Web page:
AC/DC: Power Up review – the last crank up to 11? | Music

In 1980, AC/DC released Back in Black, arguably the loudest wake ever committed to tape. On the one hand, the band were mourning their departed singer, Bon Scott; on the other, they were rebooting with a new frontman, Brian Johnson, whose Muttley chuckle became as much of an AC/DC trademark as the twin-guitar might of Angus and Malcolm Young. Back in Black remains one of the biggest-selling studio albums ever made.

And here they are again: back, metaphorically, in widow’s weeds, staging another resurrection in the wake of events that might have extinguished a punier outfit. Power Up, their 16th international album, is a particular celebration, given that these purveyors of electrical metaphor since 1975’s High Voltage looked like a spent force in 2017.

The band’s 2015-16 Rock or Bust tour had been aptly named: singer Brian Johnson was told by doctors he would go deaf if he didn’t stop touring immediately. Axl Rose from Guns N’ Roses filled in for Johnson so AC/DC could honour the remaining dates.

Johnson wasn’t the only man down. Bassist Cliff Williams retired at the tour’s end. AC/DC’s most constant drummer, Phil Rudd, wasn’t even there; sentenced to house arrest, he had been convicted of drug offences and threats to kill.

Most significantly of all, rhythm guitarist Malcolm Young had previously been diagnosed with dementia, and was replaced on Rock or Bust by nephew Stevie Young. Malcolm died in 2017, preceded by another Young brother, George, who had co-produced a number of the band’s albums.

Although seemingly bulletproof inside his 1950s schoolboy get-up, AC/DC’s lead guitarist, Angus Young, was now the last man standing in the band he’d founded alongside Malcolm. When Young decided to examine the vaults for unused song ideas, there was no guarantee that the stocktake would snowball into 12 tracks in which the band’s direct current returned with such emphasis – and feeling. One aberrantly nostalgic track, Through the Mists of Time, breaks with the band’s action-filled present tense by wistfully marking the passage of the years.

Watch the video for AC/DC’s High Voltage.

A miracle of engineering helped power Power Up. Johnson’s hearing, damaged more by racing cars than Marshall stacks, had been restored by an experimental new technology. You wonder at the wisdom of rehiring Phil Rudd, but after serving his sentence, suffering a heart attack and undergoing therapy, the drummer was deemed rehabilitated. The return of bassist Williams made a quorum.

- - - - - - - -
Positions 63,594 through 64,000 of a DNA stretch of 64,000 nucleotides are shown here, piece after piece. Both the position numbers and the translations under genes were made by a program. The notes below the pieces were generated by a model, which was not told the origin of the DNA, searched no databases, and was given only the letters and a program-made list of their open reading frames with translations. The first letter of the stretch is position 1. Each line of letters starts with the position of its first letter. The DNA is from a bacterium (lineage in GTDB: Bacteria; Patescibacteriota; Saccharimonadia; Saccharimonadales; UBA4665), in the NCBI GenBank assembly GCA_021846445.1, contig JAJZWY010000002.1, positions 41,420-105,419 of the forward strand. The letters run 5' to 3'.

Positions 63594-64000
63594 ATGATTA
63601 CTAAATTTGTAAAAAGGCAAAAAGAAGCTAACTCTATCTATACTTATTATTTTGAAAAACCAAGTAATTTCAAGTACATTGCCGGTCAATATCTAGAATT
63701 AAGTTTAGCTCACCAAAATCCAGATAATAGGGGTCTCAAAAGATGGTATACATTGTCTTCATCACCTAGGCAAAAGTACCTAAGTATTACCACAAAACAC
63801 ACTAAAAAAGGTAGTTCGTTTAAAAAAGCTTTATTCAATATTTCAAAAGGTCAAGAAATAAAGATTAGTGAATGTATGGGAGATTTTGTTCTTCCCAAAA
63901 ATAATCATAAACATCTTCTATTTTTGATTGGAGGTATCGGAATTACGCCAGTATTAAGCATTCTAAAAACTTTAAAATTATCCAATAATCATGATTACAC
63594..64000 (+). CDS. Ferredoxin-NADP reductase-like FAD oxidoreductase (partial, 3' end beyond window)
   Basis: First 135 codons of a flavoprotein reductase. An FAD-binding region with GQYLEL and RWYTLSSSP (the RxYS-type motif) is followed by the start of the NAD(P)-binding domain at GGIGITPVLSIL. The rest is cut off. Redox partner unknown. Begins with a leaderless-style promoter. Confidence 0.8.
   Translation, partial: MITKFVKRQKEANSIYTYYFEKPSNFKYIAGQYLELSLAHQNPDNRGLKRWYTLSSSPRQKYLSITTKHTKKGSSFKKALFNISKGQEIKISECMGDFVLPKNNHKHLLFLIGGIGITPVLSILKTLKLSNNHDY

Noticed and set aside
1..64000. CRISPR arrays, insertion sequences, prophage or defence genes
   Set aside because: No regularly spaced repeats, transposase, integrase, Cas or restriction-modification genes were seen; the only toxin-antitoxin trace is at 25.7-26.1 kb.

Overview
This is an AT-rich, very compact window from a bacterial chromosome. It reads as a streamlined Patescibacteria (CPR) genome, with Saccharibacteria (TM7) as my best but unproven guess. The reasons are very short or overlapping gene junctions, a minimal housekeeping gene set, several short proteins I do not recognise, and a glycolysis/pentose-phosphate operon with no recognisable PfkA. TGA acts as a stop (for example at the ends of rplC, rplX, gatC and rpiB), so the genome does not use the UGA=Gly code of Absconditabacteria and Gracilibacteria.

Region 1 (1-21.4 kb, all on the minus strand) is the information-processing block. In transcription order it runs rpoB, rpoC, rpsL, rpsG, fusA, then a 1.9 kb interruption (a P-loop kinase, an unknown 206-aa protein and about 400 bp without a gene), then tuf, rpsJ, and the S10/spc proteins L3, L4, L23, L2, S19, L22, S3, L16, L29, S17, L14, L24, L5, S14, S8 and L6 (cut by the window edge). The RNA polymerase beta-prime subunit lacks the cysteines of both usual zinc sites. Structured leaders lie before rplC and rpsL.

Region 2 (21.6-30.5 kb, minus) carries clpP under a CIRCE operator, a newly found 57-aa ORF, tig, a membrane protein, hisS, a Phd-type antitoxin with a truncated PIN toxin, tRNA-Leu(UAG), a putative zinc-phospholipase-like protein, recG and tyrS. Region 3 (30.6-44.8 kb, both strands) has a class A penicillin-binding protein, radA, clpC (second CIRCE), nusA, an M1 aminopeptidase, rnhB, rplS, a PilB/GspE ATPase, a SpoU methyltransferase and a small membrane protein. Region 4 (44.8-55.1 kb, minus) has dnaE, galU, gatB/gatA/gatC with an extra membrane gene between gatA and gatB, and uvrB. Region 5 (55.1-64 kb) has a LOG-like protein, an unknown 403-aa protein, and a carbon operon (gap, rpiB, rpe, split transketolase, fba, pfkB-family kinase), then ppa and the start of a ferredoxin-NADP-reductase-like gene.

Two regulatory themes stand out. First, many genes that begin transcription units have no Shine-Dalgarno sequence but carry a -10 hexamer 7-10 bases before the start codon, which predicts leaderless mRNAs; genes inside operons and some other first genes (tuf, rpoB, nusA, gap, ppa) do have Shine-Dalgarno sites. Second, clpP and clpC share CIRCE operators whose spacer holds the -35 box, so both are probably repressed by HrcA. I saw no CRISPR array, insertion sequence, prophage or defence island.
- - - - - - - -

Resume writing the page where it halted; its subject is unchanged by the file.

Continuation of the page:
A number of Power Up’s Young/Young co-writes date from 2008’s Black Ice album; it’s a moot point how far back some of the others go. The narrative here runs that the spirit of Malcolm Young lives on in these clanging power chords. It certainly feels like it could be the last crank to 11 for the band’s imperial lineup.

Fortunately, there is nothing noticeably sub-par about the tunes – or Johnson’s voice or Young’s brio on the guitar. You could split hairs about the album opener, Realize, and the way it trots out basic AC/DC identifiers – the all-hands-on-deck chug – without lasting long in the memory.

It, and a few of the other songs, seem slightly overproduced, as though the band and veteran producer Brendan O’Brien wanted to fill in the gaps between instruments with backing vocals or thrumming in a misplaced fear of underwhelming.

The band’s sexual politics, meanwhile, continue on their merry antediluvian way, nostalgic for “painted ladies”, easily caught “in a witch’s spell”, not so much hymning cars and girls as actively treating women like motor vehicles. It’s hard to know what to make of Angus Young’s almost quaint assertion that the band weren’t referring to pornography on the song Money Shot, merely to getting something right. The song’s lyrics embrace a contagion theme and keep their counsel. “We got a good cure for what ails ya,” chant Johnson et al.

Things really come alive with Shot in the Dark, the album’s lead single, whose recombination of AC/DC DNA – a meaty intro, a danceable rhythm, some little lead guitar interjections and a bassline like a reinforced steel joist – feels more than viable.

Even better is Kick You When You’re Down, graced with a memorable guitar hook and plenty of space between Johnson’s strangulated yowl and the other elements. At the time of the Axl Rose dates, it felt as though Johnson had been sidelined a little too summarily. Although all seems forgiven, and Johnson doesn’t actually write the lyrics, his delivery here might resonate a little more personally than usual.

The litany of tried-and-true pleasures goes on: the regular appearance of Johnson’s lower register, and the way the band join him in acting out their Wild Reputation. Angus Young’s guitar on Demon Fire owes its shapes to the blues, but there is zero melancholy to that particular stomper. Initially, the guitars on Code Red echo past glories a little too closely.

But soon we’re “tearing up the highway”, “battle stations” are “code red”, and it feels like sweat is running down the walls in 1974. If deja vu is a familiar sensation with AC/DC, few outfits have managed to eke so much variety out of so few constituent parts as these stalwarts of reductio ad absurdum. For the undiminished certainties AC/DC provide in the face of adversity, it’s hard not to salute them.


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